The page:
Dancing the Apocalypse
Tom Service delves into Ravel's La valse, considered to be one of the most original and enigmatic works in all music, and seen by some as foreshadowing the Second World War.
Tom Service is obsessed with Ravel's orchestral piece La Valse. It's little wonder: the twelve-minute masterpiece is one of the most original and enigmatic works in all music. In the course of those twelve minutes Ravel presents a charming waltz in the Viennese style of Johann Strauss and then begins first to dismantle it, and finally to take an orchestral sledgehammer to the musical form. With La Valse, Ravel opened a new door in music and closed it right after him. But what prompted this violent and exhilarating music? Ravel refused to be drawn on the subject but others have seen in the work a perfect picture of an out of control Europe dancing inexorably, terrifyingly to World War 2.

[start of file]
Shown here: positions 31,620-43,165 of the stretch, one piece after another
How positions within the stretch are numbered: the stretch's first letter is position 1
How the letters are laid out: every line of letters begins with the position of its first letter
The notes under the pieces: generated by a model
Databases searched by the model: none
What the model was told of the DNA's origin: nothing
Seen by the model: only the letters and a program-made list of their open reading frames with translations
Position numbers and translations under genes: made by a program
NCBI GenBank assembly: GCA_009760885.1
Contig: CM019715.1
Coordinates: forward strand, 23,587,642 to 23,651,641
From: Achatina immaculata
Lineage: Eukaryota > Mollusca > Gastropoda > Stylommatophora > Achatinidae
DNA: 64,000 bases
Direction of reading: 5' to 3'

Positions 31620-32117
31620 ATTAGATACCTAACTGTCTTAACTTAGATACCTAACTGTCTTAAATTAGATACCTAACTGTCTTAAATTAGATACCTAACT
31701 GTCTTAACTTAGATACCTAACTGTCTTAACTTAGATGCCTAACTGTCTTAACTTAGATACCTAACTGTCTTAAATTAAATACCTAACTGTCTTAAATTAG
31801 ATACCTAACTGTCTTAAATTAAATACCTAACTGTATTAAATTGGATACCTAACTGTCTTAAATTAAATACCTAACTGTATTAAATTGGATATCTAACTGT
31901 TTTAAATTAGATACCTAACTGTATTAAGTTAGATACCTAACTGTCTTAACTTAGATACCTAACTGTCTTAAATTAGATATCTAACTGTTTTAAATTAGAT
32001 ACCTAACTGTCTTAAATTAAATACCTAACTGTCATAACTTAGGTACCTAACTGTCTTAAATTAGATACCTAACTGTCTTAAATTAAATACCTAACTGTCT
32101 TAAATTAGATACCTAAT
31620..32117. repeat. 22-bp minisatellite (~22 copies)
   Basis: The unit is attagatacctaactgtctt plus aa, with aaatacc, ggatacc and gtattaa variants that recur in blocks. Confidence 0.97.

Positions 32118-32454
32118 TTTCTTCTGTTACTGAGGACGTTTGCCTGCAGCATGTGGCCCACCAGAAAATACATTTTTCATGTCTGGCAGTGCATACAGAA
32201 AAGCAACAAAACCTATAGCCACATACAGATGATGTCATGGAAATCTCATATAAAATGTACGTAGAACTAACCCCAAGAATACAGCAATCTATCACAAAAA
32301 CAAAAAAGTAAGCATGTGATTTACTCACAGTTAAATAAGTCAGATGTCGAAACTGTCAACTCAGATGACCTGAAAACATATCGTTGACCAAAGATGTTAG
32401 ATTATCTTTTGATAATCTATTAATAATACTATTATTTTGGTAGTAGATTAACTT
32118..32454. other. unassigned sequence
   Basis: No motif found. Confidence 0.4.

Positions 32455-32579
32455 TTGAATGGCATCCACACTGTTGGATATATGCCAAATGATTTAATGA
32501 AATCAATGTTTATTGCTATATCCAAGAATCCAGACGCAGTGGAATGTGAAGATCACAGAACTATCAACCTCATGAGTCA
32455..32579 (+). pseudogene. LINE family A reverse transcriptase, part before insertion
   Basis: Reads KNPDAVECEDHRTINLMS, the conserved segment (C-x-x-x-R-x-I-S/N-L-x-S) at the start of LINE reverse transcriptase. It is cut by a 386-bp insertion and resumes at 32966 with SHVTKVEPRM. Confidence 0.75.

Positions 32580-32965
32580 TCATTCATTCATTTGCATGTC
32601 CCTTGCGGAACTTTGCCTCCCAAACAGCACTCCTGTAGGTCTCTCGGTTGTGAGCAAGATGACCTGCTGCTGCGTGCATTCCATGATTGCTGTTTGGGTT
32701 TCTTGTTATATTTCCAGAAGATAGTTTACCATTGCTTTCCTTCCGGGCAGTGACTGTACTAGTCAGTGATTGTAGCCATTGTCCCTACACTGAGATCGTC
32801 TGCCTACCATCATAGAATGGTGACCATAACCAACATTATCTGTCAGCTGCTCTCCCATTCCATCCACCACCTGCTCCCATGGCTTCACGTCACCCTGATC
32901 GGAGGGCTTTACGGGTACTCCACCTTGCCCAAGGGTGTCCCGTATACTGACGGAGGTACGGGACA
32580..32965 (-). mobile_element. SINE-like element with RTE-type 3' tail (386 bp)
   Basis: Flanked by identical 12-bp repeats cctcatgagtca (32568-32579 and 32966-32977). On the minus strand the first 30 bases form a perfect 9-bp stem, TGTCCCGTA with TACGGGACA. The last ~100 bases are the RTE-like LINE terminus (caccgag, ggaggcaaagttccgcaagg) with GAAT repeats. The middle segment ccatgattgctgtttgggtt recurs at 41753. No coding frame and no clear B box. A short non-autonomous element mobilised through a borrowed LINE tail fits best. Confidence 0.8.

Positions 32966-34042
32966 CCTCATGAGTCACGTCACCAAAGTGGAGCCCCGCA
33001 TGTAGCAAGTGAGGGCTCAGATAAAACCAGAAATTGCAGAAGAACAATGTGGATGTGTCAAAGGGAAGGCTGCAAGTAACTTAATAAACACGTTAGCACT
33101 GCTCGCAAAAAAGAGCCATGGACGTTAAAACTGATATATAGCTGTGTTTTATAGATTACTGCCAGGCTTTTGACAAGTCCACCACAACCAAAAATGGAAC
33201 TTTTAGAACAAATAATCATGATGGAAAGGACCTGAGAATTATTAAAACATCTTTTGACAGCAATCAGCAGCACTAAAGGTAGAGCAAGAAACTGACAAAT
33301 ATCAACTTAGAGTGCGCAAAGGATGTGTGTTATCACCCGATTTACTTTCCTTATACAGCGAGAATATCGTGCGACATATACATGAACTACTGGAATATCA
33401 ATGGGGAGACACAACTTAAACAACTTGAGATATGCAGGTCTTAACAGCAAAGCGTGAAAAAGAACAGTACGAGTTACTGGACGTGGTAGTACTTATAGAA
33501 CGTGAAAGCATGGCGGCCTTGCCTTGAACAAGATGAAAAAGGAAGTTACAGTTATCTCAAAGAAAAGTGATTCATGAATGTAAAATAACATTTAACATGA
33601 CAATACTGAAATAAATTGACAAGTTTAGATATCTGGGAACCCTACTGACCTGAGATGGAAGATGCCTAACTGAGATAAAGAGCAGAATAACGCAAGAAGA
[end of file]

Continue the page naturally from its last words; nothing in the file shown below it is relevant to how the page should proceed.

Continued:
Tom talks to conductor Eliahu Inbal, composer George Benjamin, Ravel biographer Roger Nichols and to David Lamaze who claims to have discovered in La Valse a hidden clue to Ravel's intent.